On the anniversary of the detainees’ vehicle massacre mass killers are free

August 21, 2019

On the sixth anniversary of what is known as the detainees’ vehicle massacre, which followed the Rabaa massacre, Egyptians consider that this incident is a stark example of the contradiction in Egyptian judiciary judgments. 

This incident occurred on August 18 2013 when security forces fired tear gas canisters inside a transportation vehicle for detainees protesting against the overthrow of the elected civilian president, Mohamed Morsi, on July 3, 2013.

Police kept the detainees locked up in the vehicle despite their appeals that there was no room and that they could not breathe, killing 37 of them by asphyxiation. Although 37 detainees were killed, the trial issued reduced sentences for the accused officers.

The prosecution described the crime as a “misdemeanour” and not a “felony” and therefore the Egyptian judiciary sentenced Lieutenant Colonel Amr Farouk, Deputy Commissioner of Heliopolis Police Department, to imprisonment with work for just five years. The three other police officers were sentenced to a suspended sentence of imprisonment for one year.

Audio leaks broadcast in 2014 proved that Abbas Kamel and General Abdel Fattah al-Sisi, then bureau chief, and the General Intelligence Services (GIS) director, personally intervened to persuade Mamdouh Shaheen, the defence ministry’s legal adviser, to speak with the court judge to commute the verdict.

The detainees died as a result of asphyxiation when tear gas was fired into the back of a vehicle transporting 45 of them to a prison outside Cairo.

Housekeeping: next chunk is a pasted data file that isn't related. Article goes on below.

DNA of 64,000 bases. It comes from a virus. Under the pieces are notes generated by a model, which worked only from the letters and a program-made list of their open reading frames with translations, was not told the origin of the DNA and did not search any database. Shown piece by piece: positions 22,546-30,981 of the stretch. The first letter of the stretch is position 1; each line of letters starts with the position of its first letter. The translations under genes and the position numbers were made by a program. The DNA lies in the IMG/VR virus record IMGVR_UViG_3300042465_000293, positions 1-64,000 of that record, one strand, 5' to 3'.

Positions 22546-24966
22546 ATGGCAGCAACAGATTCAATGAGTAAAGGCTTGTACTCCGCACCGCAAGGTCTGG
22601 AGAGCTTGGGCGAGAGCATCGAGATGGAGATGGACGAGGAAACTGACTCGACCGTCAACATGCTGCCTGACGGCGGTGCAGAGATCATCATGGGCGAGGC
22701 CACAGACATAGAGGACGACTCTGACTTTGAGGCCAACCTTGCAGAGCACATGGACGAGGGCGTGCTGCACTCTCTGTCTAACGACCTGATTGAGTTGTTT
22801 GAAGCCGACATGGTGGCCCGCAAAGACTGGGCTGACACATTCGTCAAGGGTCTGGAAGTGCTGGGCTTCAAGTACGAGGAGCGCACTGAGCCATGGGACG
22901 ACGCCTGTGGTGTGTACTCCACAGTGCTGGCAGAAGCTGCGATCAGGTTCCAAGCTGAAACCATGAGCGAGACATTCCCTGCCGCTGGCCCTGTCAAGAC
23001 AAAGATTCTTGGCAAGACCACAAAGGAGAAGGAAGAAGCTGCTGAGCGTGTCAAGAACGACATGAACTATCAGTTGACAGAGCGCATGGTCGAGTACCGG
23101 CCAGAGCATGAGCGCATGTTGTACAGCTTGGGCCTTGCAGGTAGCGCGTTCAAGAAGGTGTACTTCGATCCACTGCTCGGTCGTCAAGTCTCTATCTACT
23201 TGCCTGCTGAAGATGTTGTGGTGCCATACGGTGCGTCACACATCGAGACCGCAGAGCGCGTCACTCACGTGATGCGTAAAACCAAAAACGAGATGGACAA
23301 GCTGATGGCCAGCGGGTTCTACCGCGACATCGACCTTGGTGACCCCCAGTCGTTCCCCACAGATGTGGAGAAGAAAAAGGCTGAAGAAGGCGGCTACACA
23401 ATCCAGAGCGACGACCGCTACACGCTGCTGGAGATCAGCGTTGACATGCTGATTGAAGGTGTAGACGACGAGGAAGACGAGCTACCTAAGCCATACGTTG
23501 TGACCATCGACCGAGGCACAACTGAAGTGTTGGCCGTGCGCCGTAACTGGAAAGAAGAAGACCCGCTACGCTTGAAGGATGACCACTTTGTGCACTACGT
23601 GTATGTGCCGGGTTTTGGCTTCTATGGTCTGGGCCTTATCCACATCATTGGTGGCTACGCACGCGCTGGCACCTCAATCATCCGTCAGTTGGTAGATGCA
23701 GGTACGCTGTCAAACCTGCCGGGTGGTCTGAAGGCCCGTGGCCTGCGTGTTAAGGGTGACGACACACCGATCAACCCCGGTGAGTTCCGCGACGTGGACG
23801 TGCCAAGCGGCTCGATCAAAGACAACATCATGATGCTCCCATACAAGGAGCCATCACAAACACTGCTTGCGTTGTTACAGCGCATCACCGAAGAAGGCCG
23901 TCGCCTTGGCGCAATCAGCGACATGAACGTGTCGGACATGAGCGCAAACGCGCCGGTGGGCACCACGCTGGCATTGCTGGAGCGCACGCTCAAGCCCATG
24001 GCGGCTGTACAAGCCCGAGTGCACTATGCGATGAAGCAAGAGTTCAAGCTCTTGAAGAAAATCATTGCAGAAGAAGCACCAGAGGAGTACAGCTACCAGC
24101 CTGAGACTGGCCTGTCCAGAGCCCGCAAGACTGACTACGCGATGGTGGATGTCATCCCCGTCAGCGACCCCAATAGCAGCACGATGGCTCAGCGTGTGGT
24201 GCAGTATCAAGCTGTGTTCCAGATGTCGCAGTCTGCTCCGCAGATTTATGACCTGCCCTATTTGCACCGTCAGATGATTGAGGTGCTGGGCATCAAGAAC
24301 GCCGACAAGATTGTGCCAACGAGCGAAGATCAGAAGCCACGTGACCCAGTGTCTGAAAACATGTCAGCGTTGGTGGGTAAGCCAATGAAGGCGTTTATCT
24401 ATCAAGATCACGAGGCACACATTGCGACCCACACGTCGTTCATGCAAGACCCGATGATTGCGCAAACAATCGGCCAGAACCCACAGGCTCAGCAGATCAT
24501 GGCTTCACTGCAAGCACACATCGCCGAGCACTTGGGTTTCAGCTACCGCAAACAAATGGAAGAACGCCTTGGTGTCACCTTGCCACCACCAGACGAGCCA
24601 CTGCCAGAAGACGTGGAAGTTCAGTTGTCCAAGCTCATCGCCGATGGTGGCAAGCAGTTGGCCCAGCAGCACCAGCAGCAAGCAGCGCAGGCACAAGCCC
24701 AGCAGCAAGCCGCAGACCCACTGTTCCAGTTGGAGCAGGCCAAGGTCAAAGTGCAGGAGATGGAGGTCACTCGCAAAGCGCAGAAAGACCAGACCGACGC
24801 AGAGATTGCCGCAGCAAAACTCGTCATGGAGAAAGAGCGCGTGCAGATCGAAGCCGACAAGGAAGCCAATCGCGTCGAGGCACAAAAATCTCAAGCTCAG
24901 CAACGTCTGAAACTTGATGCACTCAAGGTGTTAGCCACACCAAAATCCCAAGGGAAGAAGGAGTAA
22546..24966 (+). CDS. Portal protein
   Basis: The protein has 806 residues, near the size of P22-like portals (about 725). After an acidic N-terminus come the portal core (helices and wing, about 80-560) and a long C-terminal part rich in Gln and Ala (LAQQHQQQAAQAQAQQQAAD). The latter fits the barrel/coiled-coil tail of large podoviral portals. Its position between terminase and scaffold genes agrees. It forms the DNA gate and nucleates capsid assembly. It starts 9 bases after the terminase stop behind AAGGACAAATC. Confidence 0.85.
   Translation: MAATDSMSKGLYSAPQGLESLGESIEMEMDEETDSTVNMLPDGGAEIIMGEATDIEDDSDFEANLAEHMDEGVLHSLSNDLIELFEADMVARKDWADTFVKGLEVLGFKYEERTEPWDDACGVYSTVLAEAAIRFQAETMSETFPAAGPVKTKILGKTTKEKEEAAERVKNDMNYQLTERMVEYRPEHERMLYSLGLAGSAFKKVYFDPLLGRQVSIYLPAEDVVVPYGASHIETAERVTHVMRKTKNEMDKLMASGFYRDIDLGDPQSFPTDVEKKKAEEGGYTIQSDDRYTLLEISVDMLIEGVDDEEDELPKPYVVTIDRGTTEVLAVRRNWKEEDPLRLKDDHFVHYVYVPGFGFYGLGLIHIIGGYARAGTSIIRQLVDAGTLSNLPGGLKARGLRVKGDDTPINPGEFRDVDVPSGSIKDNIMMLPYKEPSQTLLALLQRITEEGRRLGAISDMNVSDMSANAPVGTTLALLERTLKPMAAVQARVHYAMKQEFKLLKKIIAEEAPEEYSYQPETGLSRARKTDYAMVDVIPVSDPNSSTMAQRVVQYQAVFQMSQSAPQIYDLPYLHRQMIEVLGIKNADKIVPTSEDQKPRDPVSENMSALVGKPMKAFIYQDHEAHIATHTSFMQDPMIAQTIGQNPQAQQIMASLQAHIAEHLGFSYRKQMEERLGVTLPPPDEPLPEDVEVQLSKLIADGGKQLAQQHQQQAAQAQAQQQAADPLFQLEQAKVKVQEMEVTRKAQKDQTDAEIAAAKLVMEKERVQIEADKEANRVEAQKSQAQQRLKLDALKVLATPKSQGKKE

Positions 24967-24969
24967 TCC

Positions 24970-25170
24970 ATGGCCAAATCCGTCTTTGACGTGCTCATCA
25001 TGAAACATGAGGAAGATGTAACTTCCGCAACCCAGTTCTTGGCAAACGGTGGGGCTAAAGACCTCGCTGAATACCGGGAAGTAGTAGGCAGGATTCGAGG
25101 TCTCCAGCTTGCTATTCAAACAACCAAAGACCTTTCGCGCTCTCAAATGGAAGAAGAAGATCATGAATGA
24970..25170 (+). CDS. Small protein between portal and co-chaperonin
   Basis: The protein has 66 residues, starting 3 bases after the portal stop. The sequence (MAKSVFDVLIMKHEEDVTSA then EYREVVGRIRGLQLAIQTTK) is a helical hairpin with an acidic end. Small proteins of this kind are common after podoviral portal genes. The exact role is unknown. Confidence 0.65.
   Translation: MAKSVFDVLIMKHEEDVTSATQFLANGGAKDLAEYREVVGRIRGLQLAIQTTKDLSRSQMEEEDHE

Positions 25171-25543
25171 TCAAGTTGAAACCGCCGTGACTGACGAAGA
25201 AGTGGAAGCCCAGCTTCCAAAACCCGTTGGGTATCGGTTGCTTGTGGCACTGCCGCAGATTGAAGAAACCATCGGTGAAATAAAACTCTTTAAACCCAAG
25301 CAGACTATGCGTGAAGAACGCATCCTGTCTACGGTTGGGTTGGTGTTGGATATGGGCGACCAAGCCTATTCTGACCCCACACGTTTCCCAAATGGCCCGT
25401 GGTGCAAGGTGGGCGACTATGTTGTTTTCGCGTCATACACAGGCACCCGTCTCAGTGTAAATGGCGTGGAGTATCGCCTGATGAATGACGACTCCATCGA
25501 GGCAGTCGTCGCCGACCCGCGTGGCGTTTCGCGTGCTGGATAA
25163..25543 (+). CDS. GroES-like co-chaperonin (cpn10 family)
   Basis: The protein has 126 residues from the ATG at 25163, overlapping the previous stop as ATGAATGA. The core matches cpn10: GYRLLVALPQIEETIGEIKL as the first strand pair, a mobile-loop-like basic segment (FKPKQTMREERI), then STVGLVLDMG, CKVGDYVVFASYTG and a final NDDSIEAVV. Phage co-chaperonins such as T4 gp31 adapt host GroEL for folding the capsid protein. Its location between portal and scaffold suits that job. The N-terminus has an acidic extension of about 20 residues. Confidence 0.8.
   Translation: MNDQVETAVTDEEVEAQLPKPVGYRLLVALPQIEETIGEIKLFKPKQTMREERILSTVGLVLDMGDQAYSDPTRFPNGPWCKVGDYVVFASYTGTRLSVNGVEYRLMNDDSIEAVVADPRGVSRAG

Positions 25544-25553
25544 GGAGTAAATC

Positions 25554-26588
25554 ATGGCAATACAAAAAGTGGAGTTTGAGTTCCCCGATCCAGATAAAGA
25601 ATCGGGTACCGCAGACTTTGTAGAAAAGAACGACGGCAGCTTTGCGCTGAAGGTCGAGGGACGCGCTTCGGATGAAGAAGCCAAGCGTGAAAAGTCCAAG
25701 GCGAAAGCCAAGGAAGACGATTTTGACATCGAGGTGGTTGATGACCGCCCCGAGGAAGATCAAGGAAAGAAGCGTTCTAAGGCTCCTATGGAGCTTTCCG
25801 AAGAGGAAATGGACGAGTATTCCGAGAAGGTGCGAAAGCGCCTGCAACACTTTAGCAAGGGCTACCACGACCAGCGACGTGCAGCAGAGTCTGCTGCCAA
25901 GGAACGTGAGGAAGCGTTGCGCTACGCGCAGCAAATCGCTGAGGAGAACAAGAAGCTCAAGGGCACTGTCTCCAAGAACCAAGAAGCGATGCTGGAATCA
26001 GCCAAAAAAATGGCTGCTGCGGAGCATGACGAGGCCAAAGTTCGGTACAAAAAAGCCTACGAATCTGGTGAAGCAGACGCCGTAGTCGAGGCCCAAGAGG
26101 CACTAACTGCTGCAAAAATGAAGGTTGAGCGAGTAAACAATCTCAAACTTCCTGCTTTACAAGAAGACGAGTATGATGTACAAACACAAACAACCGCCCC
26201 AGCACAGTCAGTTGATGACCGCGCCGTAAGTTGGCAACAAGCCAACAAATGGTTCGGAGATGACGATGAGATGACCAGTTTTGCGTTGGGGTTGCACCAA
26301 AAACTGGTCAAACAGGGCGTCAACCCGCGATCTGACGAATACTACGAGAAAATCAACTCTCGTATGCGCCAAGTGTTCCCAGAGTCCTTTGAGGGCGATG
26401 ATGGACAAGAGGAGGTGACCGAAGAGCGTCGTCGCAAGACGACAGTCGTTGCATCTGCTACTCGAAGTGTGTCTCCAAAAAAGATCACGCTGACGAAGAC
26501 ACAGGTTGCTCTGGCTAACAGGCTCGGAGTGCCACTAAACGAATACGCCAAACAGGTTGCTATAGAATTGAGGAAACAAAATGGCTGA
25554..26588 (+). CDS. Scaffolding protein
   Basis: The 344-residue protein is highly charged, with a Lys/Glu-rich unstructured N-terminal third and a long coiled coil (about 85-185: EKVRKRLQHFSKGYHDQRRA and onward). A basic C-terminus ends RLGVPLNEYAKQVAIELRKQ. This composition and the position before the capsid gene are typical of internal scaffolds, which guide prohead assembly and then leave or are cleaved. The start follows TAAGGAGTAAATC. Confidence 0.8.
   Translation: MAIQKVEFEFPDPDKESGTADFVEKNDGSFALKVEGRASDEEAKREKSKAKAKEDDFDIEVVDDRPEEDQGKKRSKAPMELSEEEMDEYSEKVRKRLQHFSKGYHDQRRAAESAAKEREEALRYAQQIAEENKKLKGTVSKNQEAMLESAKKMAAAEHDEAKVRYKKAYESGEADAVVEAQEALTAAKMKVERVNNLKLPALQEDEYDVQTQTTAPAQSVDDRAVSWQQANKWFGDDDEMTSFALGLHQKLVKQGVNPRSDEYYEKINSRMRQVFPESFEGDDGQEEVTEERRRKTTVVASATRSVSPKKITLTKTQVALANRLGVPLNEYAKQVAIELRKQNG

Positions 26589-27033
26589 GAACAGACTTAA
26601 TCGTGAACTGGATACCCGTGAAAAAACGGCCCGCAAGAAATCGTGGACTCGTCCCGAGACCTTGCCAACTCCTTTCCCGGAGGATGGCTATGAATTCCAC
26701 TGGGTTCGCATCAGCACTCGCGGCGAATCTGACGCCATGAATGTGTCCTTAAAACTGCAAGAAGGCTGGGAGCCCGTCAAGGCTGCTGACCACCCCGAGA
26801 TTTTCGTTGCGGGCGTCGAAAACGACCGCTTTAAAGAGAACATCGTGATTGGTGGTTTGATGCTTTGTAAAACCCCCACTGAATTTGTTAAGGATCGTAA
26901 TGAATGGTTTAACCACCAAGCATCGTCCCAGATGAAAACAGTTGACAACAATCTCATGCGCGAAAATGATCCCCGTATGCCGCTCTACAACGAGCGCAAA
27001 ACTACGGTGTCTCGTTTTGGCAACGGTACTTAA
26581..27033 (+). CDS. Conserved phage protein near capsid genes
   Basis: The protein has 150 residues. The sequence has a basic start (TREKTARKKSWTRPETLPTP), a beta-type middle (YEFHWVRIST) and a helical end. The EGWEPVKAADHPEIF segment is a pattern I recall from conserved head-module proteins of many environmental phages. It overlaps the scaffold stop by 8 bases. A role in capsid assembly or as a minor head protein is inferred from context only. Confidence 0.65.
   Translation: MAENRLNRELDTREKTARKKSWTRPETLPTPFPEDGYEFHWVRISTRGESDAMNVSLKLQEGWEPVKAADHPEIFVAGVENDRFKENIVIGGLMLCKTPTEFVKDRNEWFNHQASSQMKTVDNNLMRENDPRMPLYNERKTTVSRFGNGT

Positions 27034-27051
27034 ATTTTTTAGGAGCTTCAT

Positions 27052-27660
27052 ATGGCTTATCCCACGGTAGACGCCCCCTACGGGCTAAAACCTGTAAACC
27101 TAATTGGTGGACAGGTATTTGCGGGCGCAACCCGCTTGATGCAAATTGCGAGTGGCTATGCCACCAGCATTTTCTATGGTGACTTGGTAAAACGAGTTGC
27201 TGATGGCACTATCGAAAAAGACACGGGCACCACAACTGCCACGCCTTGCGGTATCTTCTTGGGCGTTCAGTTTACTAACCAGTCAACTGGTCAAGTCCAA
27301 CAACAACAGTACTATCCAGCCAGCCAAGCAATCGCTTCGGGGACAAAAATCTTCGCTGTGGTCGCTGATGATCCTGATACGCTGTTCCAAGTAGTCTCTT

Security officials initially said the detainees had rioted and captured a guard while en route to Abu Zaabal prison on 18 August, causing the officers to respond by firing tear gas into the vehicle. 

However, prosecutors found no evidence to support the claim and that the vehicle transporting them was designed to carry only 24 detainees. Crowd control experts said at the time that the detainees would have died in agony, gasping for air, incapable of resisting the guards.

Human rights campaigners say that Egypt’s police operate in a climate of impunity and are rarely punished for abuses. The deaths sparked international condemnation, with UN Secretary General Ban Ki-moon saying he was “deeply disturbed” by the events.

That mass killing took place four days after almost 1,000 people were killed when security forces cleared two sit-ins in Cairo where demonstrators were protesting in support of President Mohamed Morsi, who was ousted by the military in July 2013. The difference is that the person responsible is known and has been identified, but he was not held accountable.

Opponents reject the prosecutor’s characterisation of the crime as a misdemeanour and not a felony, stressing that it was premeditated murder and that the officer deliberately left 45 detainees in a small vehicle with a gas bomb so that they suffocated to death.

All members of the force received a one-year suspended sentence, meaning they would not serve any real sentence, while the deputy commissioner received a five-year sentence. This provision means that the officer responsible for the incident spent less than 50 days in prison for each man who died.

Egyptian opponents recall that many of the people who judges have issued death sentences against have not murdered anyone. For example in case no. 174 a military court sentenced eight of the defendants to death and gave life imprisonment to the rest of them. In this case, there was no evidence yet the military prosecutor said that the defendants intended to assassinate General Abdel Fattah al-Sisi. The court did not present any evidence for the indictment, but issued harsh sentences. 

The death sentences were later commuted to life imprisonment. In some cases where defendants were arrested after they had been to a demonstration they were sentenced to life imprisonment, or to long terms ranging from 10 to 15 years.

Six years after the detainees’ vehicle massacre, the officer who murdered them is free, while thousands of young people accused of demonstrating are still in prison.